Despite my skepticism and criticism about this show, I only realized now that it has great potential to be intellectual fodder, or mindfood, that is. Somehow, I have a gut feeling that I'll probably like this show, but I also probably won't declare it to be the best of all time. I'm pretty thankful for some obnoxious Haruhiists and a few good ones, like Zappster and Lost(thank you, men, for sticking with me); I am slowly starting to see the show's merit and originality, though I still can't say much about its plot and definitely can't say anything about its comedy.

Think of this show as among the two masterpieces of Faulkner: The Sound and the Fury and As I Lay Dying. The narrative chronology is shot to hell, however, both the Sound and the Fury and As I Lay Dying belong to the world's top 100 books of the 20th century. (I know, I'm a bookworm and Faulkner fanatic, but this will transmit a point, believe me.) Despite the difficulty accompanying the reading of these books (surely not the same difficulty figuring out Haruhi Suzumiya), the tactic of understanding more about these books is similar when trying to understand Haruhi Suzumiya: re-reading for these two books, and rewatching Haruhi Suzumiya.

However, there should be at least three viewings with the anime, which is what I'm doing right now so as to slowly accept the shortcomings of the characters and how seemingly cardboard they are for the first four episodes. But there's a general reason for why there should be at least three viewings of Haruhi Suzumiya as an anime. I even think people should wait for it to finish before watching it, but who am I to say so?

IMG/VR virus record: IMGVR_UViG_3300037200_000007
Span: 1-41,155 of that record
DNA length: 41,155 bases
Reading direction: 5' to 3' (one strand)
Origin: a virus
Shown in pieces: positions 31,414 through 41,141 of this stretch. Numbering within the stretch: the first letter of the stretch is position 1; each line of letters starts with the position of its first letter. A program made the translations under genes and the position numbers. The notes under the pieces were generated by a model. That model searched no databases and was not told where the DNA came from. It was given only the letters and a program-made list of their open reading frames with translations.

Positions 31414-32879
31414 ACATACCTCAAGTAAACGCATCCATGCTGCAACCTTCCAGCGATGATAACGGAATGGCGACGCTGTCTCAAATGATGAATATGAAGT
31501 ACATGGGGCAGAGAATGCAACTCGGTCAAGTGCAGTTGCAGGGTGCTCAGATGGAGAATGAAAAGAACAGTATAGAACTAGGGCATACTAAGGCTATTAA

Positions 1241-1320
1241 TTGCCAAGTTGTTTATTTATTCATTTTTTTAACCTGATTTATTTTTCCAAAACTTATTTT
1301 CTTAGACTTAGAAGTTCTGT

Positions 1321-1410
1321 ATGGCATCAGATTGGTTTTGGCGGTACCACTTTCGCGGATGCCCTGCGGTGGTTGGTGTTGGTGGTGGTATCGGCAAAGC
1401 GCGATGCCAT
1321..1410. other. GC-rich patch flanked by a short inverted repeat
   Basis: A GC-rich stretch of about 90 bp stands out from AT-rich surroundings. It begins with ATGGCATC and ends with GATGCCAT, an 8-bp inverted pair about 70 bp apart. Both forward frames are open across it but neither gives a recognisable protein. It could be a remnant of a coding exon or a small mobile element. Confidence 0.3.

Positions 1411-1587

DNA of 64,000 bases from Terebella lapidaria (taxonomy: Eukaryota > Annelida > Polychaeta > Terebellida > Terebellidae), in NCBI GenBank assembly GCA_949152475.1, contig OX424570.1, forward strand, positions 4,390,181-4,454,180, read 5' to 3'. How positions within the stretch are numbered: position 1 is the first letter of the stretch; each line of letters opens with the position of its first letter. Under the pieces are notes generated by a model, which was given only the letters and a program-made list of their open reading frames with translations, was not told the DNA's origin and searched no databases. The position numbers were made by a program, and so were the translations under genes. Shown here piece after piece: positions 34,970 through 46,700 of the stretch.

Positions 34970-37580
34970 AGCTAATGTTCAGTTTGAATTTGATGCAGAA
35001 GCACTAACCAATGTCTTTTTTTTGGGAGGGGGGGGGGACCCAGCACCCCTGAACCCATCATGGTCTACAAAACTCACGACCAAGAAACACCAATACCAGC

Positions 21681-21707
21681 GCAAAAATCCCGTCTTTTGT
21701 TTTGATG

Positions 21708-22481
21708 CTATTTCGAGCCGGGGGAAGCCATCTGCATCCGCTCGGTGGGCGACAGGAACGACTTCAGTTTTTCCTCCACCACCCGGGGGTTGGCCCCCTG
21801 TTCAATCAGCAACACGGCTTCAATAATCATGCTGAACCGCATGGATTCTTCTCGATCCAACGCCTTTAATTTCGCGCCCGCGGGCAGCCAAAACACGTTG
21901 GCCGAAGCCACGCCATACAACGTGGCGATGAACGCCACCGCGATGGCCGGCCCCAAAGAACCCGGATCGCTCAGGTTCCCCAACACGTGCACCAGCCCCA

Well, on to the reasons why there should be at least three viewings.

(1) The first viewing should see Haruhi Suzumiya as an episodic anime, just as one reads a single chapter (of a character in The Sound and the Fury or As I Lay Dying). Absorb everything you can about that chapter, for the books, and for the anime, the episode. Do not try relating the episodes to the other episodes yet: this will probably only cause confusion for the most part. Take what you can, and then put it at the back of your mind, then proceed with the next episode. View each succeeding episode the same way, and with the end of it all, take a rest. This will be important for the second viewing of the show, or the second reading of the books.

(2) Read as the narrator or narrators direct you, or, for Haruhi Suzumiya, watch according to Kyon's narrative. The linking of events will start here, and more will be revealed about the narrator's (or author's) true nature as the story proceeds. This will be important in detecting the biases and the nuances of the story: with Faulkner's books it's the streams-of-consciousness found with the characters; with Haruhi Suzumiya it's the episode shuffling according to Kyon. More will also be revealed about the main character through the eyes of its narrators: for the Sound and the Fury a lot is said about Caddy Compson as well as the narrators themselves; for Haruhi Suzumiya a lot is said about Kyon and Haruhi herself.

(3) This is when you watch the show chronologically, or try reading the book in its chronological order. By then, the final pieces of the puzzle will have been solved, and your understanding with the novels or the series will be added to with insight and a better correlation with the events and the characters. By then, you'll know why they act like they act – and by then, despite the formidable challenge, you'd have figured most things out. Reward yourself.

I did this to understand The Sound and the Fury, and albeit with a lesser degree of mental calisthenics, this will also probably work with Haruhi Suzumiya. With the four episodes I've experimented on this, and they've worked pretty well – although a lot of the jigsaw puzzle is still apocryphal, my insight to this show has been added upon.

You see, even if I don't like this show THAT much I can still write well about it. 😉